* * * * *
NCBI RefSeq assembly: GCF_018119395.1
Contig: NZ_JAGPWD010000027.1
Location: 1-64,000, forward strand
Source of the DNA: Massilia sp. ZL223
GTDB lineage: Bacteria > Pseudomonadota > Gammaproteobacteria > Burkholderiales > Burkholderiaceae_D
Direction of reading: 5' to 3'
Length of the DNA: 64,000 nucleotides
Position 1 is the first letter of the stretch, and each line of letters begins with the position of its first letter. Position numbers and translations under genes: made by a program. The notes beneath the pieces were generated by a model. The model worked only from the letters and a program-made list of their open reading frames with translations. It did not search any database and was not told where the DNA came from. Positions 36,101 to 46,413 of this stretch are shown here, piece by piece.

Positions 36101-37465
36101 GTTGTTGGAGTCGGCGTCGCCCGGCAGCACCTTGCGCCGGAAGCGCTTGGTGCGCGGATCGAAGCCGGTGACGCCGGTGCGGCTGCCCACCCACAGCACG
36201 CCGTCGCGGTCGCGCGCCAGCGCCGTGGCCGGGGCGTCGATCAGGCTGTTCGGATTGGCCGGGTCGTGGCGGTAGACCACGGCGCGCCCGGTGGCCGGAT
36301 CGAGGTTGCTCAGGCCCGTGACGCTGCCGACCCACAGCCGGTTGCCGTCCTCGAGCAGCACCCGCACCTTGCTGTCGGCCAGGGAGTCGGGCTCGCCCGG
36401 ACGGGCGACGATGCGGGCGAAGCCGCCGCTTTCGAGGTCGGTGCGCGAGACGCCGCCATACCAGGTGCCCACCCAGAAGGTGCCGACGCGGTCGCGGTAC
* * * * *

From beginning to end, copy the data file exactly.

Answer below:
NCBI RefSeq assembly: GCF_018119395.1
Contig: NZ_JAGPWD010000027.1
Location: 1-64,000, forward strand
Source of the DNA: Massilia sp. ZL223
GTDB lineage: Bacteria > Pseudomonadota > Gammaproteobacteria > Burkholderiales > Burkholderiaceae_D
Direction of reading: 5' to 3'
Length of the DNA: 64,000 nucleotides
Position 1 is the first letter of the stretch, and each line of letters begins with the position of its first letter. Position numbers and translations under genes: made by a program. The notes beneath the pieces were generated by a model. The model worked only from the letters and a program-made list of their open reading frames with translations. It did not search any database and was not told where the DNA came from. Positions 36,101 to 46,413 of this stretch are shown here, piece by piece.

Positions 36101-37465
36101 GTTGTTGGAGTCGGCGTCGCCCGGCAGCACCTTGCGCCGGAAGCGCTTGGTGCGCGGATCGAAGCCGGTGACGCCGGTGCGGCTGCCCACCCACAGCACG
36201 CCGTCGCGGTCGCGCGCCAGCGCCGTGGCCGGGGCGTCGATCAGGCTGTTCGGATTGGCCGGGTCGTGGCGGTAGACCACGGCGCGCCCGGTGGCCGGAT
36301 CGAGGTTGCTCAGGCCCGTGACGCTGCCGACCCACAGCCGGTTGCCGTCCTCGAGCAGCACCCGCACCTTGCTGTCGGCCAGGGAGTCGGGCTCGCCCGG
36401 ACGGGCGACGATGCGGGCGAAGCCGCCGCTTTCGAGGTCGGTGCGCGAGACGCCGCCATACCAGGTGCCCACCCAGAAGGTGCCGACGCGGTCGCGGTAC